High-Cadence Cycling for Parkinson Disease: A Single-Arm Hybrid Implementation and Effectiveness Clinical Trial in the Community Setting [post]

Kathleen McKee, Remy K Johnson, James Chan, Anne-Marie Wills
2020 unpublished
BACKGROUND Efficacy of exercise to improve motor symptoms in Parkinson Disease (PD) has been established in multiple clinical trials. The Pedaling for Parkinson's ™ (PFP) program is an existing community-based cycling intervention for individuals with PD. Although the program design was informed by efficacy studies, the implementation and effectiveness of the program have not been studied. We used a hybrid trial, which blends the study of implementation and effectiveness, to study the
more » ... study the implementation of PFP in community gyms in the greater Boston area. METHODS This was a single-arm open-label pragmatic hybrid type 3 clinical trial designed to test implementation and observe clinical effectiveness. The implementation strategy consisted of enhanced multi-modal training and support for community-based gyms to implement the PFP protocol. Individuals with Hoehn and Yahr stage I-III idiopathic PD were recruited to participate. Primary implementation outcomes included adoption, gym fidelity, participant adherence, implementation cost, sustainability, acceptability, and safety. Secondary effectiveness outcomes included disease and quality of life measures. RESULTS 34 gyms were invited to participate. 4 gyms agreed to participate and implemented the PFP protocol. 24 individuals with idiopathic PD agreed to participate in the study and started classes. The program was implemented safely and sustainably across all sites but with high fidelity at only one of four gyms. 58% of individuals who started classes completed at least 80% of classes. 96% of participants who started classes enjoyed the program and 87% wished to continue. No effectiveness outcomes demonstrated a significant change from pre to post. CONCLUSION Our implementation strategy of additional multi-modal training and support in starting a PFP class was insufficient to achieve wide adoption of and high fidelity and adherence to the PFP protocol. However, participating gyms' modifications of the PFP protocol in this study suggests such protocol modification may be necessary for effective implementation in the community setting. Future studies should first establish effectiveness of a revised PFP protocol. Implementation could then be achieved through a participatory approach in which barriers to gym participation are identified and mitigated early in the implementation process.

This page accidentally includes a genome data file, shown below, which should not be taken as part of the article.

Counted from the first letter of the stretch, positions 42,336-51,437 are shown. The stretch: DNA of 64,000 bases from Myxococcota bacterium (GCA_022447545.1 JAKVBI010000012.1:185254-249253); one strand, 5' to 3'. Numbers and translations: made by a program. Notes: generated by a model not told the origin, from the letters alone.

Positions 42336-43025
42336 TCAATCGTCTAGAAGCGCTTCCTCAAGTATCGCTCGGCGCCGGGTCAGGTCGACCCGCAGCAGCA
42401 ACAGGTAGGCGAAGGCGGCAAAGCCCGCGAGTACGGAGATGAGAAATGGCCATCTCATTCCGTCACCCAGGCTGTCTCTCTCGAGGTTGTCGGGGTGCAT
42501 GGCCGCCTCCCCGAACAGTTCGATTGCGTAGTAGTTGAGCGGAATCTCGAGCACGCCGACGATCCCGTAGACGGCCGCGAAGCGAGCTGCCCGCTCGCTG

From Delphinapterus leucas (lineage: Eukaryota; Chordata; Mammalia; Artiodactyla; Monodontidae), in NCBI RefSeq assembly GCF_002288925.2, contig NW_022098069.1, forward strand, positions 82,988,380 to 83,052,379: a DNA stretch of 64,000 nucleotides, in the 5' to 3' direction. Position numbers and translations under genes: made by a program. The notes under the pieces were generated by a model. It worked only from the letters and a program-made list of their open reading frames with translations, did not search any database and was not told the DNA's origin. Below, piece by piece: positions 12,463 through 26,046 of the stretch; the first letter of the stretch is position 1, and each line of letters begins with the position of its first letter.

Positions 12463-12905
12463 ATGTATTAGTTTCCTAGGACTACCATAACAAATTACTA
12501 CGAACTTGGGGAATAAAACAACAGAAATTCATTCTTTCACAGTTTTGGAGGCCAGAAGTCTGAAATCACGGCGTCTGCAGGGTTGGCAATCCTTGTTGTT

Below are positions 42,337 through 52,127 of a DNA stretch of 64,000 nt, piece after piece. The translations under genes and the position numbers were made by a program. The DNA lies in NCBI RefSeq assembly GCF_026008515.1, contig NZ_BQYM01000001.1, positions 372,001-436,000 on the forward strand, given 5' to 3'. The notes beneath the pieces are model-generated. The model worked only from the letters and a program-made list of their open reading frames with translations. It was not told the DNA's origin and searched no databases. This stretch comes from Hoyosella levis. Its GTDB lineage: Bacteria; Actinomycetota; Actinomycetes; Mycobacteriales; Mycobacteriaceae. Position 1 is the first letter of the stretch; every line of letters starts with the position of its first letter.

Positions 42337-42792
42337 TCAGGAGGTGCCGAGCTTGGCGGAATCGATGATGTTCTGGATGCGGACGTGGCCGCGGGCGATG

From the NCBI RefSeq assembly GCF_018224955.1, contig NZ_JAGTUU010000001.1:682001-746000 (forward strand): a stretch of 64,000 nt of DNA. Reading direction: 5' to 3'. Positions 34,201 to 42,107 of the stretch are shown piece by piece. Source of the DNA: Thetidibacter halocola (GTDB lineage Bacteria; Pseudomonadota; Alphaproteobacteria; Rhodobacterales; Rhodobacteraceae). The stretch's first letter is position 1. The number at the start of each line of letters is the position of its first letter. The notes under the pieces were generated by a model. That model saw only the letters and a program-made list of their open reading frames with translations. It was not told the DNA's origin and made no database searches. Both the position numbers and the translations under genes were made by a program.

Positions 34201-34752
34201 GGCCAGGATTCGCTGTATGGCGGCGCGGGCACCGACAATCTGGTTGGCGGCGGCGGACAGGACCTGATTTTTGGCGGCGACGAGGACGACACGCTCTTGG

doi:10.21203/rs.3.rs-29382/v1 fatcat:mhqloingfrhbnjdt6yb3v6lige